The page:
.I found it.
Several hours ago I read something that stuck in my head and I lost the source. I didn't recognize it was important at the time, but something kept the thought from disappearing. It involves an idea that Abu Khaleel mentioned that was underscored by a totally different source. That idea is central to solving the ongoing mystery that has been dogging me for weeks: what is the connection between Iran and Iraq, and what are the disconnects?
Look at this:
The rise of the Shiites, Iraq's long-suppressed majority, is one of the most thrilling consequences of Saddam Hussein's overthrow. There is a vast body of scholarly writing about them, but for most reporters - myself included - Yitzhak Nakash's "Shi'is of Iraq" is the most accessible study. Nakash, a professor of Middle Eastern history at Brandeis University, influenced the thinking of some of us by showing that Iraq's Shiites developed on a different historical track than their coreligionists in Iran, and do not generally believe in the wilayat al-faqhi, or the rulership of the clerics. That difference helped to explain why Grand Ayatollah Ali al-Sistani, Iraq's most revered religious figure, has not used his vast power over Shiite believers to intervene even more directly in Iraq's politics. It may also help to check Iran's much-feared influence over its neighbor.
That is Robert F. Worth writing in the New York Times, an essay titled The Reporter's Arab Library. (Times Select, so you have to register and pay to read the rest. Good essay, but the rest is beside my point.)
Now look at this, Abu Khaleel describing the difference between the way Iraqis and Iranians differ in how they relate to their common faith.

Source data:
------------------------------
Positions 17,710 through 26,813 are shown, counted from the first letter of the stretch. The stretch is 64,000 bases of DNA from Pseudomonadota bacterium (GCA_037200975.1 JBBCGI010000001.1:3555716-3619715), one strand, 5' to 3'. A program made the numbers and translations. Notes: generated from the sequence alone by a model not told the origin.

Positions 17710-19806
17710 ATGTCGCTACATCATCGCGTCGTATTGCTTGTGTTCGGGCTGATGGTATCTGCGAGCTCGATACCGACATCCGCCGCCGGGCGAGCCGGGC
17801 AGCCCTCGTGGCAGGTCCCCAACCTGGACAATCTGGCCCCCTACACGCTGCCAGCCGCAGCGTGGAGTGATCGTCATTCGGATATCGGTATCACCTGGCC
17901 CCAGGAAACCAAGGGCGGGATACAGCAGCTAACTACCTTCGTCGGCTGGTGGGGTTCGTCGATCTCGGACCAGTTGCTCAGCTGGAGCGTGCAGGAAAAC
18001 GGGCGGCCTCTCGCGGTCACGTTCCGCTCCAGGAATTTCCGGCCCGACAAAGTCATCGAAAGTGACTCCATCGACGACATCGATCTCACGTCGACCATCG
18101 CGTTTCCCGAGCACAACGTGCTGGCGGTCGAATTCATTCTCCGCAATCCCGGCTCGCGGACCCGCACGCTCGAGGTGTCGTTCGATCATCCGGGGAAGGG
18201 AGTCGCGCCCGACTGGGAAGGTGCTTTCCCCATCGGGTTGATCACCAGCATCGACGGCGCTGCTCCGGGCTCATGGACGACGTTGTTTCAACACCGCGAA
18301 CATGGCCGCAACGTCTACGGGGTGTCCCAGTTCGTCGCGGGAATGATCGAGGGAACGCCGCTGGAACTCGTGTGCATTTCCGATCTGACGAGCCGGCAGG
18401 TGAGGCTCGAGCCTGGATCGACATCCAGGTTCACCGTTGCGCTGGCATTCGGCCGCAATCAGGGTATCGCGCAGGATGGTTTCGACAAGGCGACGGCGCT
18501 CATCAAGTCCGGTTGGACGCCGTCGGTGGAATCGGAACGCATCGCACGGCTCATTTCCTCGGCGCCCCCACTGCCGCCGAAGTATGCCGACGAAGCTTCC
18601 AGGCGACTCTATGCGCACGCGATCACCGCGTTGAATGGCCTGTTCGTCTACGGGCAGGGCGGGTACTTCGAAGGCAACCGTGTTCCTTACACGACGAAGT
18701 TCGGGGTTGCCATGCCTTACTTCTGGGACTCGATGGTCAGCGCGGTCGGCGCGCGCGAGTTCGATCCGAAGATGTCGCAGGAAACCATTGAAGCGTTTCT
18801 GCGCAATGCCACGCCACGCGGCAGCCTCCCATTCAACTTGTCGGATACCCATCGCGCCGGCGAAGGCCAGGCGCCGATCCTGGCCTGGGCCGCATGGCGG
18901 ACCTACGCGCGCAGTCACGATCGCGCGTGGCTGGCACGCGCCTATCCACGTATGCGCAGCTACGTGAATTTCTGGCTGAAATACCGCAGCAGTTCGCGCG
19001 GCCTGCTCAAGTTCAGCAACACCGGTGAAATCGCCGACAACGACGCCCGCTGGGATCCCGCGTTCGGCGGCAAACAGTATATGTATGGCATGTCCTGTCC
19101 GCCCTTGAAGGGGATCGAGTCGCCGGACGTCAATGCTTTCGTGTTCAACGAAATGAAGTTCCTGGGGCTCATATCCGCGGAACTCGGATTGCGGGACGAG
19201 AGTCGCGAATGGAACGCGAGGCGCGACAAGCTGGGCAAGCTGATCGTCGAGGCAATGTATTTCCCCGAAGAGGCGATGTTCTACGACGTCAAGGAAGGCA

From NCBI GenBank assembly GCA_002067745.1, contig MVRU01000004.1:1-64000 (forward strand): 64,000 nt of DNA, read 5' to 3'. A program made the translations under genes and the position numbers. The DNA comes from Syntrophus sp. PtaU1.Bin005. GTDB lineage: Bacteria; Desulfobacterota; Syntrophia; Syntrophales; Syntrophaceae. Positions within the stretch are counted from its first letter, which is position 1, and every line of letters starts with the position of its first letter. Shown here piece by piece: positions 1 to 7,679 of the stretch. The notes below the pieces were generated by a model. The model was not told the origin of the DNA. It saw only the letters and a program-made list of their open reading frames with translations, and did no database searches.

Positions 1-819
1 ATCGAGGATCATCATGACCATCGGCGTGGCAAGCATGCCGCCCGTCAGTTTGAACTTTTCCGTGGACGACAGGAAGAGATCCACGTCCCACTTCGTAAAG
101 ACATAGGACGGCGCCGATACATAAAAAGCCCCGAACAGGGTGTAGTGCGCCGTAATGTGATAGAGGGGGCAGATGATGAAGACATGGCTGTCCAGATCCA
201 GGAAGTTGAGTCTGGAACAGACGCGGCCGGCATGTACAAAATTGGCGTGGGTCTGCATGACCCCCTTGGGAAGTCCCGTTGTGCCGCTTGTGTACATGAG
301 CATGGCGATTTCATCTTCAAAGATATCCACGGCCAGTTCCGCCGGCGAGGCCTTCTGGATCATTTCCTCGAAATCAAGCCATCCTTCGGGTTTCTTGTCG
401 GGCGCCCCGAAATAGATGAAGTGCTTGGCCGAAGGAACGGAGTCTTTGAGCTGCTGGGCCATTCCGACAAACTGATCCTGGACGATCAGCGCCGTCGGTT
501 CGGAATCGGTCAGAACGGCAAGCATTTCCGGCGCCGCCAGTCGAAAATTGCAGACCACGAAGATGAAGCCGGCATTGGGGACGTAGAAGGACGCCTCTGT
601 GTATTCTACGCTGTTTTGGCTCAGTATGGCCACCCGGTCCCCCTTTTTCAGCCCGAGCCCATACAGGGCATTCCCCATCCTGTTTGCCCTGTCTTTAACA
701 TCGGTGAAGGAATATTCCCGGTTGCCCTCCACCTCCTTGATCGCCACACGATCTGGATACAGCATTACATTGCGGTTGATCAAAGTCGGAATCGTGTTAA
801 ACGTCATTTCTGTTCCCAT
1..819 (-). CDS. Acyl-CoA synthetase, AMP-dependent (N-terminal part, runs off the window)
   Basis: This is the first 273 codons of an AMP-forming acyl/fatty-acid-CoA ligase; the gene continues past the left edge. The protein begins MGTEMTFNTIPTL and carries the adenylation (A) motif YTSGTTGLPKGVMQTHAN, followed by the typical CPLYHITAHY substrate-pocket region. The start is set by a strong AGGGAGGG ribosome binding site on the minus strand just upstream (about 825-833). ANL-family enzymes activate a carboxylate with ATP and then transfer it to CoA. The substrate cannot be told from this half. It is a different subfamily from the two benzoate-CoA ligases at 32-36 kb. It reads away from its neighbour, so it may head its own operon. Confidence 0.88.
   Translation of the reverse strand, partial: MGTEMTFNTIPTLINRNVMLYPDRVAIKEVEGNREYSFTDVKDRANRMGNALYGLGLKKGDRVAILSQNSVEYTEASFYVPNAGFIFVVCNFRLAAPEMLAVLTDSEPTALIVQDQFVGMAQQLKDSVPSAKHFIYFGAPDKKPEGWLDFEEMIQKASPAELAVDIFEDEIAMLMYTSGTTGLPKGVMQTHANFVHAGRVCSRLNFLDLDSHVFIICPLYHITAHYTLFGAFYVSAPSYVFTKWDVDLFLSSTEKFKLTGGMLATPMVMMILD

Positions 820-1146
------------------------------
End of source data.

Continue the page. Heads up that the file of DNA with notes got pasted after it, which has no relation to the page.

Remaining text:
Although they never admit it, Iraqis are generally and characteristically rather ‘casual’ about their religion and their adherence to it. This should not be taken at face value. They generally hold it in great esteem and will not tolerate any attack on it; they just don’t adhere to what they regard as ‘inconvenient’ aspects of it. Iranians, on the other hand, are for some reason traditionally more attached to their religion - probably to the extent of being zealot about it!
Iraq is almost universally seen as a holy land by many religious Iranians: It is the land where so many of the divine Imams are buried… and the land where the 12th Absent Imam, the Mehdi, disappeared. It was also the seat of the Shiite supreme clergy.
I don't think I am reading too much into his words to conclude that both sources are saying basically the same thing.
So here is an a UPI story illustrating the same idea:
Grand Ayatollah Sistani, one of the most revered Shiite clerics in Iraq, told Iraqis to vote their consciences in the election, refusing to endorse a party.
Sistani made his position clear through a Friday sermon by Sheikh Abdul Mahdi al-Karbalai in the holy city of Karbala, the BBC reported.
"The marja (Sistani) enjoins Iraqis to participate massively in the forthcoming elections, but does not support any political group in particular," he said. "It's up to Iraqis to make their choice based on their beliefs."
In January's election, Sistani backed the United Iraqi Alliance, helping it win a majority. The Alliance has joined other Shiite parties in a united bloc for the upcoming election, while two Kurdish parties and three Sunni parties have formed two more blocs.
There is hope for the political process as long as clerics resist the impulse to override that process by instructing the faithful how they should behave. Iraqis will learn from experience that there is a better way to govern infidels than by outlawing them politically, emasculating them socially, and punishing them generally when they fail to do as they are told. If and when a "loyal opposition" forms will democracy have a firm footing.
It is easier said than done, but with a Shiite majority the saying part comes easier than the doing part.
Now if we could just get our own clerics to keep their hands off politics...
Talk about a crazy idea!